Early Quarterback Sleepers (2019 Fantasy Football)
Even with free agency right around the corner and the NFL Draft two months away, it is never too early to begin preparing for the upcoming season. The aforementioned events along with training camp and the preseason will undoubtedly impact ADP, but that doesn’t mean we can’t get a head start on the competition and pinpoint some players that may be significant values this season.
Given that the late-round QB strategy has really taken over fantasy football, labeling a QB as a “sleeper” in single QB leagues depends a lot on your definition of the term. Is a sleeper a player that goes late in drafts? Or late at his position? With that in mind, I will also identify a couple two QB/Superflex guys that require digging a bit deeper to acquire.
Jameis Winston (QB – TB)
Much like Jimmy Garoppolo in 2018, I expect Jameis Winston to not remain a true sleeper for very long. ADP right now is largely meaningless, but Winston is trending as a mid QB2 heading off the board in about the 12th round. Nothing short of a true renaissance season will convince me Winston is actually good at football, but in the fantasy world, as we’ve seen countless times throughout the years, a player doesn’t have to be real life good to be fantasy good. Winston is on an offense loaded with aerial weapons while lacking any semblance of a running game and with a bad defense. He also now has Bruce Arians calling plays. It is a perfect storm of conditions that leads to a high-volume passing attack. Mike Evans and Chris Godwin are undoubtedly a top 10 duo at WR and O.J. Howard is already a top five TE. Winston is going to take shots downfield and that’s what we want for fantasy production. The trade off between 50-yard completions and interceptions is fine in the fake world so we can look past Winston’s dreadful 67.8 true completion percentage (28th last season) and focus more on his 5.6 air yards per attempt, which ranked second in the league. With a wealth of fun toys at his disposal, Winston could be in line for a truly fascinating year where he solidifies himself as not the future at QB for Tampa while simultaneously posting a top eight fantasy performance.
Ben Roethlisberger (QB – PIT)
It feels dirty to even call Ben Roethlisberger a sleeper coming off an overall QB2 finish where he averaged 21.8 fantasy points per game. Perhaps it’s his age. Or the retirement talks. Or the prospect of Antonio Brown leaving. I don’t know, but whatever it is, it’s suppressing Roethlisberger’s ADP. How last year’s second-best fantasy QB has an opening ADP outside the top 12 is beyond me. Here are things I know for sure: Big Ben is not retiring. Since 2012, he’s posted a top 12 finish every season (using average ppg amongst qualified starters). Here are things I am very confident in: the Steelers will once again have one of the league’s best offenses. Without Le’Veon Bell, the Steelers will continue to be a pass-heavy offense.
Basically, Roethlisberger not going as a top 12 QB makes no sense. It’s so early in the process so this may very well change considerably, but just be sure not to dismiss the old guy.
Mitch Trubisky (QB – CHI)
I guess Trubisky qualifies as a two QB/superflex sleeper as well given his ridiculous current ADP of outside the top 24. This one just doesn’t make any sense. We have a third-year starter on a young team with ascending talent and the reigning coach of the year. They just made the playoffs. There are a lot of things to like about the Bears and Trubisky is leading the charge. Why is last year’s QB10 by average PPG trending outside the top 24? From Weeks 4-10, Trubisky was the best QB in fantasy football. That stretch included weekly finishes of QB1, QB5, QB2, QB8, QB21, and QB2. No other QB had a run as good as that other than Patrick Mahomes. Trubisky finished the season with a whimper and that likely resonates more strongly in people’s minds, but this is an extremely physically gifted athlete who will now have another full offseason to work within Matt Nagy’s offense. And let’s not discount the extra three fantasy points per game that Trubisky offers on the ground. In four point passing touchdown leagues, he’s giving fantasy owners 75% of a touchdown via rushing. I don’t think it’s a very bold statement to guarantee that Trubisky is at least a top 24 QB this season. If his ADP doesn’t correct itself, he might be the prime late-round QB target.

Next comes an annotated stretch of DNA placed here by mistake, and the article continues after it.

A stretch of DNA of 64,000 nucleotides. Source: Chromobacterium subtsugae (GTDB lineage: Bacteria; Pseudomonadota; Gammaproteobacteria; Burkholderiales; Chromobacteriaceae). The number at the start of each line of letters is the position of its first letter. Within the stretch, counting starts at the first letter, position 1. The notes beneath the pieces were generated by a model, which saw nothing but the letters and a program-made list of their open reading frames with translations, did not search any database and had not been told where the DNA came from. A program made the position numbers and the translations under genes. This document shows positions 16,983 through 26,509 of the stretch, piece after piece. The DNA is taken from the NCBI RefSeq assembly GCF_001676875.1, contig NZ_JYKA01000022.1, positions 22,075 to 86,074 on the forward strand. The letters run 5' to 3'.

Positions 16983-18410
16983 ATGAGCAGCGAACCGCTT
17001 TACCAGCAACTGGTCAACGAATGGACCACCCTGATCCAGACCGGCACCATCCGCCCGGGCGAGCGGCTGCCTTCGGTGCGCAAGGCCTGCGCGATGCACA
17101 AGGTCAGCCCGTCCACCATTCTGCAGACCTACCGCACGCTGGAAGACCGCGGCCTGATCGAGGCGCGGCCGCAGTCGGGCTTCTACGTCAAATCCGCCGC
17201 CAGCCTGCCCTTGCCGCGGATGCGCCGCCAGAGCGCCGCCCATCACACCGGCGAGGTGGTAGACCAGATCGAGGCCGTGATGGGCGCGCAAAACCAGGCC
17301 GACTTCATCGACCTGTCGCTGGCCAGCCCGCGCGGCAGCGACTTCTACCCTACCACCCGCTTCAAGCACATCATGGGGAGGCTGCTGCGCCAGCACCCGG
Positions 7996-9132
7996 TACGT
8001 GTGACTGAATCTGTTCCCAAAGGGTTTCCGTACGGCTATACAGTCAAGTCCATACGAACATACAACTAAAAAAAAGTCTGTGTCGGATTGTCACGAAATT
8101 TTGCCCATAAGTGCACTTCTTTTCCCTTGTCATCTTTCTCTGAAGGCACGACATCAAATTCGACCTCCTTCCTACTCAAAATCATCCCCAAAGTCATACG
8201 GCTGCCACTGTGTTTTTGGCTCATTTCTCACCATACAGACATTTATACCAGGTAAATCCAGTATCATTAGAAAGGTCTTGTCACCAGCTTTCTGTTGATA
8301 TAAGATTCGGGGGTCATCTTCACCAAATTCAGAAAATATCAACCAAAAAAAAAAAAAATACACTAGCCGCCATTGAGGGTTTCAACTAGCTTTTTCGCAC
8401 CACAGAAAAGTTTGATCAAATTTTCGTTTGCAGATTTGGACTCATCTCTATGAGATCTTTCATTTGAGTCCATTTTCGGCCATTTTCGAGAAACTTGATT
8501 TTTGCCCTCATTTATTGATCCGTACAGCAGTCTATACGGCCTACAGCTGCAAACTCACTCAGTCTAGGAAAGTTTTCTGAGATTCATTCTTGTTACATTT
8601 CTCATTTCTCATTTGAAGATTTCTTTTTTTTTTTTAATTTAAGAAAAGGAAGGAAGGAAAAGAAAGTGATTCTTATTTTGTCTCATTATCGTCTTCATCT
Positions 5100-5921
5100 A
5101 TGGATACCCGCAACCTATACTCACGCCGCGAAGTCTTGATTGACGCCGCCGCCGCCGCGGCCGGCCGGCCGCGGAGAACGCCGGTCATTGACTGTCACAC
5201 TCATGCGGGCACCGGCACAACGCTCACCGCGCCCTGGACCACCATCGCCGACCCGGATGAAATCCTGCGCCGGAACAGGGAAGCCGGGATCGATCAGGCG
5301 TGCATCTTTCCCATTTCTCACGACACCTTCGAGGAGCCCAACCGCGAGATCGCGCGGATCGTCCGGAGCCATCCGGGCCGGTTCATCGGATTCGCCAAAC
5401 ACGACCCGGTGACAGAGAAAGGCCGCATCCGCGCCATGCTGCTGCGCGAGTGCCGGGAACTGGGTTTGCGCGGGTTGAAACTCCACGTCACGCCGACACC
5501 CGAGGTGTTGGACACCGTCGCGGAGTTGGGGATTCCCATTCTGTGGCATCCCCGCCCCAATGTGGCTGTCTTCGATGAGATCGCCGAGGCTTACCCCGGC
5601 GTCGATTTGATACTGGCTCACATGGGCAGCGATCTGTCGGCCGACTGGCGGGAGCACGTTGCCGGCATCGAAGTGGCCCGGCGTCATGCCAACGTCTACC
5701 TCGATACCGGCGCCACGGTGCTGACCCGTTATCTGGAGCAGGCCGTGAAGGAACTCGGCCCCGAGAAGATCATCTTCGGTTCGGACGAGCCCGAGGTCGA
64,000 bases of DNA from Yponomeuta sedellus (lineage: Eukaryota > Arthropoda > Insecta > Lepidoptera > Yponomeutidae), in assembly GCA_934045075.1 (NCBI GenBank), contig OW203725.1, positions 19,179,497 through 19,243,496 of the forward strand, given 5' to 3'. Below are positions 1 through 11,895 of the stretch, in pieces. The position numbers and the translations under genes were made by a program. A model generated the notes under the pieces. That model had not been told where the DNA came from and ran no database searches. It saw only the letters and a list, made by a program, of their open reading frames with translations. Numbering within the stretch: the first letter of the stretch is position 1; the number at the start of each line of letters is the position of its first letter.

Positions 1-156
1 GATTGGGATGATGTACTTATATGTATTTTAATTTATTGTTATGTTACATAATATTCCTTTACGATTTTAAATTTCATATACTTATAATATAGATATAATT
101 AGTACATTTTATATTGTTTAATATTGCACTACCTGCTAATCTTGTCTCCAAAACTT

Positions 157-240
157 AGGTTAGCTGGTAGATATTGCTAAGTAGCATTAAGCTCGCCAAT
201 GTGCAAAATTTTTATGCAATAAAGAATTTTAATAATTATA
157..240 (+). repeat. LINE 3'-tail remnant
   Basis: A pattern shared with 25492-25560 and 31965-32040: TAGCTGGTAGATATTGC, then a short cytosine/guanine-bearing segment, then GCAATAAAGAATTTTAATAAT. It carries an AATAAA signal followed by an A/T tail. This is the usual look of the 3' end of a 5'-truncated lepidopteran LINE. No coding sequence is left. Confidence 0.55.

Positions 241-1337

Josh Rosen (QB – ARI)
I don’t think you need me to tell you how terrible Josh Rosen was as a rookie in 2018. His best metric saw him finish 22nd in pressured completion percentage. In many efficiency metrics, Rosen was somehow outside the top 32. Rosen is also just 22 years old and was playing in one of the least creative offenses in modern history. I have no idea if Kliff Kingsbury is going to be a good NFL coach. What I do know with absolute certainty is that he cannot possibly be worse than the combination of Steve Wilks and Mike McCoy. It’s entirely possible that Rosen is just awful. But let’s not write off a first-round QB as a bust until we see him in a real offense.
Kingsbury doesn’t have to be the second coming of Sean McVay to turn Rosen into a useful fantasy QB, especially in leagues that allow you to start two QBs. As long as he brings components of the air raid offense, Rosen can put up numbers. Larry Fitzgerald is back as a safety blanket and Christian Kirk has all the tools to breakout in his second year. Kingsbury will be sure to utilize David Johnson more in the passing game to help out Rosen (and also because DJ is the best passing-catching RB in the league). At a current price of free, Rosen can be had for a near last-round pick, going outside the top 24 QBs. I’m not suggesting he even has QB1 upside just yet, but Rosen can be a mid QB2, which would still be tremendous value relative to cost.